Samie Blog 5You became a leader and role model for your friends, classmates and under-classmen. People know who you are all over town and my chest swells every time I get to say, “That’s my little brother.” When I look at your I see the best qualities in this family – you embody all the good that this family holds. You’ve got Akram’s humor and Husam’s creativity. You’ve got mom’s generosity and dad’s strength. As far as genetics go, we are cut from the same cloth, born with the same curly hair, nose, hands, and height. In some ways we are more like twins than Husam and me. But if I have to give you anything in this world, I hope you take the idea that I loved you the way an older sister should love her brothers, and that your capacity to love is the greatest gift you could ever give someone.

You’re graduating today, leaving highschool for the next great chapter in your life. For some reason though…I’m not worried about you. I know deep in my heart you are going to accomplish so many amazing things but… I’m here to tell you it’s okay to mess up. You’re going to make mistakes, and you’re not going to have all the right answers. Sometimes you’re going to find yourself staring vacantly into nothing wondering what the fuck you’re doing with your life. I’m here to tell you it’s okay to not know sometimes – that’s life. I’m just not worried about you.

Samie Blog 17You have so much conviction and compassion, no matter where you go there will always be support in your corner. When you need guidance, always know we’re here to help you, to listen, and to lend a hand whenever you’re in need. Don’t be afraid to take risks in your career, and whenever you can say “yes” to traveling, to new experiences, to anything that will make you a well-rounded person…always say “yes.”

Love to your fullest extent, and dream bigger than anyone else around you. Don’t be afraid of rejection and never ever, ever, EVER think you’re not good enough. You’re the best, the best there is, and you will go on to prove that to the world. To Husam, Akram, and me you are the baby. You will always be the baby, but we are also you’re biggest fans. The next four years are going to be an incredible journey, but if you ever need help, or just some kind words, you can always count on us. There is not an ocean we wouldn’t cross or a mountain we wouldn’t climb to get to you. I believe there is nothing you can’t accomplish in this world as long as you have unwavering love and support in your life.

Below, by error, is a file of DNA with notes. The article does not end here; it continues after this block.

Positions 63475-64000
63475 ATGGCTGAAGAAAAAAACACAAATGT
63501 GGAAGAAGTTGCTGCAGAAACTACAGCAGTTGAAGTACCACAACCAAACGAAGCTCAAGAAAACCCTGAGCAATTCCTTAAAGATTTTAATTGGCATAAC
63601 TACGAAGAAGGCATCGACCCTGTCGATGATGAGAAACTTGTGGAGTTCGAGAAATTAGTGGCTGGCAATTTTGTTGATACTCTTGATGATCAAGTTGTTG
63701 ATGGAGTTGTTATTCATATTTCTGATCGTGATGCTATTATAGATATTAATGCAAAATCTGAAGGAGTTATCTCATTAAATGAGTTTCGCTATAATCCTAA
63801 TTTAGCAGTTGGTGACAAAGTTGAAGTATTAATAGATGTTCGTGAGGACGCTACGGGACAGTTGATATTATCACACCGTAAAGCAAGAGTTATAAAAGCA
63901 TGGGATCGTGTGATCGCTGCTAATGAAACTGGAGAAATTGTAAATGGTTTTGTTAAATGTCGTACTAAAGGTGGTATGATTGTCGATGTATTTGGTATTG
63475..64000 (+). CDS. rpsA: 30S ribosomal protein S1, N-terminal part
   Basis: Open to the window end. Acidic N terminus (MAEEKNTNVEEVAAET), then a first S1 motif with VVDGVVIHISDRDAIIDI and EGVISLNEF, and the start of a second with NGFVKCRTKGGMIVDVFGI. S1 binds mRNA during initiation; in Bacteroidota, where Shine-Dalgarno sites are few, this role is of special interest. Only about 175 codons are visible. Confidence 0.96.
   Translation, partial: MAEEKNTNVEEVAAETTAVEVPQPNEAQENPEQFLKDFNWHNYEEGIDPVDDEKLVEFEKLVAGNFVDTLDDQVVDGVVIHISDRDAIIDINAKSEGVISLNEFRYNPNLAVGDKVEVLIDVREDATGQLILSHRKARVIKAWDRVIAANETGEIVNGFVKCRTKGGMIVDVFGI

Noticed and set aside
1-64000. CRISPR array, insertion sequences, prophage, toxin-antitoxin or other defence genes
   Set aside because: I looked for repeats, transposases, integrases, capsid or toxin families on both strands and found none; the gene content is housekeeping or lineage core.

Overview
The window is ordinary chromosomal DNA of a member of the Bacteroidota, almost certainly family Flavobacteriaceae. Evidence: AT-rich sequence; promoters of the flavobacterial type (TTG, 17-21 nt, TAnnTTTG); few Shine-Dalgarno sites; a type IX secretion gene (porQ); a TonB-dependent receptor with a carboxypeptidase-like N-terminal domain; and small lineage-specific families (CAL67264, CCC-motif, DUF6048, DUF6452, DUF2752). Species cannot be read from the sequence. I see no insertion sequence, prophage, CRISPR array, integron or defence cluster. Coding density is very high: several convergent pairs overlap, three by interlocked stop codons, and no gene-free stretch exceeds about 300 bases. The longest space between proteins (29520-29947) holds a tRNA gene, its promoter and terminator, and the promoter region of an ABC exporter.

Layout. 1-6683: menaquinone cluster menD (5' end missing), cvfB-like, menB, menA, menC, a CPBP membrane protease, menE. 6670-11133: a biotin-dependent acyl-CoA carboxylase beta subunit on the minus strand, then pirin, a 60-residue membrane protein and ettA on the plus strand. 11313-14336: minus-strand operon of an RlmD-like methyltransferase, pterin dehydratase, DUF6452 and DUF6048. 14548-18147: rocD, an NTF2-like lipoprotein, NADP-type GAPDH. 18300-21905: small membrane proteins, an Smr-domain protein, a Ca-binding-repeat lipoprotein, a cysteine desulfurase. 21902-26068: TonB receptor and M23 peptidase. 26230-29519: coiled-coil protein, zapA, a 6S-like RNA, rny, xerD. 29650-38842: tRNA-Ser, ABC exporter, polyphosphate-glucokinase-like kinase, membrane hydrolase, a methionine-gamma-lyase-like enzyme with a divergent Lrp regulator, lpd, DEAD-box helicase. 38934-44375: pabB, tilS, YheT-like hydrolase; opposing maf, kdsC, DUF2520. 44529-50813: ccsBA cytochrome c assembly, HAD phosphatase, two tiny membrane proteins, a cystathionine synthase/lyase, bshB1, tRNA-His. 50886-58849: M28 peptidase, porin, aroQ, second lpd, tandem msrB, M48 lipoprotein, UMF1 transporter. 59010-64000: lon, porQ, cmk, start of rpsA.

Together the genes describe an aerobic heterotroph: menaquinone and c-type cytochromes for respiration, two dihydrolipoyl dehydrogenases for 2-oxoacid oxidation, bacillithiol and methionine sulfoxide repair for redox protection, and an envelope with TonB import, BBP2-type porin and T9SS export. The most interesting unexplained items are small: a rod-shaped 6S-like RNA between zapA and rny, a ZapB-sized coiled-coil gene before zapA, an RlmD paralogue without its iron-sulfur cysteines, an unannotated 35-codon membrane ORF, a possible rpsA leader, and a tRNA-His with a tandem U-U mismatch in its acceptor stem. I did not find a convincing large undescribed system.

Samie Blog 2Next year you will leave all the things you have known your whole life. Rest assured, Sam, nothing real in your life will ever change. Your best high school friends will be with you wherever you go. No other friends in the world will know you better than Phil, George and Matt because they’ve seen you through all your transitions. You are going to meet so many more people and become the best version of yourself that you ever thought possible.

So I leave you with this, my brother. I’m so proud of you and all you have done. I cannot wait to see what your future brings and all the stories you will have in time. I will always be grateful you were born, and that you were not a girl. In retrospect, I wouldn’t change a thing about growing up with three brothers because you are the reason I am strong, independent, and can love so unapologetically. You changed our lives the minute you were born for the better. I know you will go on to change so many more. I’m so proud to be your sister. I love you, Samie.

Love always and forever,

Your favorite Sister,

Dina

Samie 21

P.S. Here is a little excerpt from a letter my friend Claire wrote to me when I graduated. I remember this letter whenever I experience a great chance in my life, like when I moved to California. Don’t be afraid to feel everything.

I hope you’re feeling excited by this transition, but don’t be afraid to grieve the loss of what has been. When you’re standing in that auditorium amongst the sea of cardboard hats and swinging tassels, I hope you smile from ear to ear. I hope you remember everything that made [high school] wonderful, and I hope you allow yourself to just *feel* everything you need to. I also hope that when you’re feeling the loss of the last four years, and are facing that crushing question, “What’s next?” you remember that I’m here for you, always.